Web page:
Ethics in the societal debate on genetically modified organisms : a (re)quest for sense and sensibility
Faculty of Social Sciences. Communication Sciences
Journal of agricultural and environmental ethics. - Guelph
, p. 29-61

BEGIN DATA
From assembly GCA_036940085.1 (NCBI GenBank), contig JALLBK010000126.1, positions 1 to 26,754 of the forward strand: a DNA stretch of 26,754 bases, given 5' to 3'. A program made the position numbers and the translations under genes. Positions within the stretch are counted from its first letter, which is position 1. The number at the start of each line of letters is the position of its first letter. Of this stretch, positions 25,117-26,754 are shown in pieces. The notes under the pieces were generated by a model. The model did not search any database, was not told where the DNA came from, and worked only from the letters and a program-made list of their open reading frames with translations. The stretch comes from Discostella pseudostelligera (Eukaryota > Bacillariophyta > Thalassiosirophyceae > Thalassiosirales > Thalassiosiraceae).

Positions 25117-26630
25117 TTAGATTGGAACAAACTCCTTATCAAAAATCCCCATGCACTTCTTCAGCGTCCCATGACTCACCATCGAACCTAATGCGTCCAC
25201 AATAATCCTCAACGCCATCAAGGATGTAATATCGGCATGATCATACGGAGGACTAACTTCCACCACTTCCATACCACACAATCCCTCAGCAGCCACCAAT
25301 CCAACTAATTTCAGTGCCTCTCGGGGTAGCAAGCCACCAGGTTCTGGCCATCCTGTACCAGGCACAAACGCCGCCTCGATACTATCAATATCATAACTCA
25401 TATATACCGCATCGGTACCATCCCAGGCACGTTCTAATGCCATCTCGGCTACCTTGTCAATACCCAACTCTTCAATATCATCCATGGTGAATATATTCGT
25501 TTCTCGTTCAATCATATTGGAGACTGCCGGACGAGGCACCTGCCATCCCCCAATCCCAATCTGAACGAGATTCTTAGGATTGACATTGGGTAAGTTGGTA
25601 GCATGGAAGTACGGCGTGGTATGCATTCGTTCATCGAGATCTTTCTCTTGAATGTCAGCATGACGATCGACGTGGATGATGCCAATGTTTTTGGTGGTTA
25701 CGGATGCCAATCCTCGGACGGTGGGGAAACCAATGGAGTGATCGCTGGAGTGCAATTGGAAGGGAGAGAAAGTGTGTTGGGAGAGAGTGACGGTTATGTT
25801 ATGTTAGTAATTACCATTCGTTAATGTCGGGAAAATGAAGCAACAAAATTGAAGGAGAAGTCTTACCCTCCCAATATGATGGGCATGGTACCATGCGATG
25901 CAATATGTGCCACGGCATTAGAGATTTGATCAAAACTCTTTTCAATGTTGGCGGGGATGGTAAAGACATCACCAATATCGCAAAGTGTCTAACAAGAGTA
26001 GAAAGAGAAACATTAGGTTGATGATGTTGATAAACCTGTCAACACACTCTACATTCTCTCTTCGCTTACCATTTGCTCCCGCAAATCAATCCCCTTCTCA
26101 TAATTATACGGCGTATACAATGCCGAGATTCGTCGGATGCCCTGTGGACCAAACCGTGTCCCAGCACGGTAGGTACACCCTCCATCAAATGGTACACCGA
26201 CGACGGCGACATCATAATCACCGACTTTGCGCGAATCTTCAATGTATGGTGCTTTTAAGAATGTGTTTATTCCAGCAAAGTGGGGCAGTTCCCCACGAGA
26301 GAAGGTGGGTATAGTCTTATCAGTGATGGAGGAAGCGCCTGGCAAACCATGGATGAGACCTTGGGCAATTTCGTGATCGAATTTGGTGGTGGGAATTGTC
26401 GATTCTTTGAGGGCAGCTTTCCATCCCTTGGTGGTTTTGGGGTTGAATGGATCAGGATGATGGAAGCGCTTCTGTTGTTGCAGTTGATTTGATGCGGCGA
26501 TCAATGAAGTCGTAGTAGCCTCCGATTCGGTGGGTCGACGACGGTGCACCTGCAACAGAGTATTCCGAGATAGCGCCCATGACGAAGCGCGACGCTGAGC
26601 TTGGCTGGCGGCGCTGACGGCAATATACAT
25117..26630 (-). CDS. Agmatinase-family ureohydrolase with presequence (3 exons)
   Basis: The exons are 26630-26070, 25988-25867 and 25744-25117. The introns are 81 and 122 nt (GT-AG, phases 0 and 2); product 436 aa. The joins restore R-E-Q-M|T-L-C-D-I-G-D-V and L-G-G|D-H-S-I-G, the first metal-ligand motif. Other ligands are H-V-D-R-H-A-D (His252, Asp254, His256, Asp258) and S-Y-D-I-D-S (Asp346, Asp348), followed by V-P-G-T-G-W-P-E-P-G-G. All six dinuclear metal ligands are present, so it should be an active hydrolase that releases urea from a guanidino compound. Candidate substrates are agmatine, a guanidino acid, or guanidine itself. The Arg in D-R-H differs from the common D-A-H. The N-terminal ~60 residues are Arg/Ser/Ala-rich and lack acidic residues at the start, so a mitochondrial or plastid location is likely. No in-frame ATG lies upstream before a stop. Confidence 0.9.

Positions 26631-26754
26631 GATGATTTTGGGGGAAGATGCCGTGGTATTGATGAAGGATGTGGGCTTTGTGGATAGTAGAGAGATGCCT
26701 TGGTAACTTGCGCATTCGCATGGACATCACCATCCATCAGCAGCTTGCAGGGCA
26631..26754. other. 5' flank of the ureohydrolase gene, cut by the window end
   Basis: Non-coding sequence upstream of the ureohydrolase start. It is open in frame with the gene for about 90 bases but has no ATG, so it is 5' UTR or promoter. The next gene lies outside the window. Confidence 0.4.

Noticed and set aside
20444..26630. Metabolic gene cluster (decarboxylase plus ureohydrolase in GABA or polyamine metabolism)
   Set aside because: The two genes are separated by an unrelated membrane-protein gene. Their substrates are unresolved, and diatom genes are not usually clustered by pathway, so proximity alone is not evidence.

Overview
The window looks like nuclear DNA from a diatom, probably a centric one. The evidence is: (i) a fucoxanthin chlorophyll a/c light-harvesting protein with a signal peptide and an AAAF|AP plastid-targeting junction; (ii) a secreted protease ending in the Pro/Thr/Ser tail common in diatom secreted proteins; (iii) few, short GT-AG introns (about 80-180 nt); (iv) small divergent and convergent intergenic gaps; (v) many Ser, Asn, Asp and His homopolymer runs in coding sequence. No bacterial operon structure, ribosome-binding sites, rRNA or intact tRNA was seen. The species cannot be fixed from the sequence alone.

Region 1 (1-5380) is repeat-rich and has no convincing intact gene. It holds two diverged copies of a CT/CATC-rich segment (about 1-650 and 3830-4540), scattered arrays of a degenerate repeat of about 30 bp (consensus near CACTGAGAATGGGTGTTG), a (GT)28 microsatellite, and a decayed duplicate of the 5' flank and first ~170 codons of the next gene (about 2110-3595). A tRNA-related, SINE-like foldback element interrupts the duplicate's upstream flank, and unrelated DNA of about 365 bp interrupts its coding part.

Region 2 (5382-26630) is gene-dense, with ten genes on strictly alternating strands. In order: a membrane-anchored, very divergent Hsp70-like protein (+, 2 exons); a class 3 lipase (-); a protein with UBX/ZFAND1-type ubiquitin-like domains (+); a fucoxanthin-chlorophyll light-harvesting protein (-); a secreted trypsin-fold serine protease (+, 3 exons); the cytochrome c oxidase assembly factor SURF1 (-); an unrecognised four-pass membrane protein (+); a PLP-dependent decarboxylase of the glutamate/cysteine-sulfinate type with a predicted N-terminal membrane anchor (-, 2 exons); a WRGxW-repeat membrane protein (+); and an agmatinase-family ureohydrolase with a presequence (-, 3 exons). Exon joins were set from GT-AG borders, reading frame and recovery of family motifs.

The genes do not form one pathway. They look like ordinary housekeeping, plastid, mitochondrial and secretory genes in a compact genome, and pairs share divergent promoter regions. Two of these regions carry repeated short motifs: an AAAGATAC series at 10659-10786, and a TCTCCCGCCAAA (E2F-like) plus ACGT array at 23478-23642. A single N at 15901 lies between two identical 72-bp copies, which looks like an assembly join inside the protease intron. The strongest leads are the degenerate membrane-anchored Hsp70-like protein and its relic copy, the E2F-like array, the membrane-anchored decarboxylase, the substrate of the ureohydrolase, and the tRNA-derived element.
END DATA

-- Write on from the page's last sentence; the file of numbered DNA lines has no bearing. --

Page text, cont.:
Via a historical reconstruction, this paper primarily demonstrates how the societal debate on genetically modified organisms (GMOs) gradually extended in terms of actors involved and concerns reflected. It is argued that the implementation of recombinant DNA technology out of the laboratory and into civil society entailed a complex of concerns. In this complex, distinctions between environmental, agricultural, socio-economic, and ethical issues proved to be blurred. This fueled the confusion between the wider debate on genetic modification and the risk assessment of transgenic crops in the European Union. In this paper, the lasting skeptical and/or ambivalent attitude of Europeans towards agro-food biotechnology is interpreted as signaling an ongoing social request and even a quest for an evaluation of biotechnology with Sense and Sensibility. In this (re)quest, a broader-than-scientific dimension is sought for that allows addressing the GMO debate in a more sensible way, whilst making sense of the different stances taken in it. Here, the restyling of the European regulatory frame on transgenic agro-food products and of science communication models are discussed and taken to be indicative of the (re)quest to move from a merely scientific evaluation and risk-based policy towards a socially more robust evaluation that takes the non-scientific concerns at stake in the GMO debate seriously.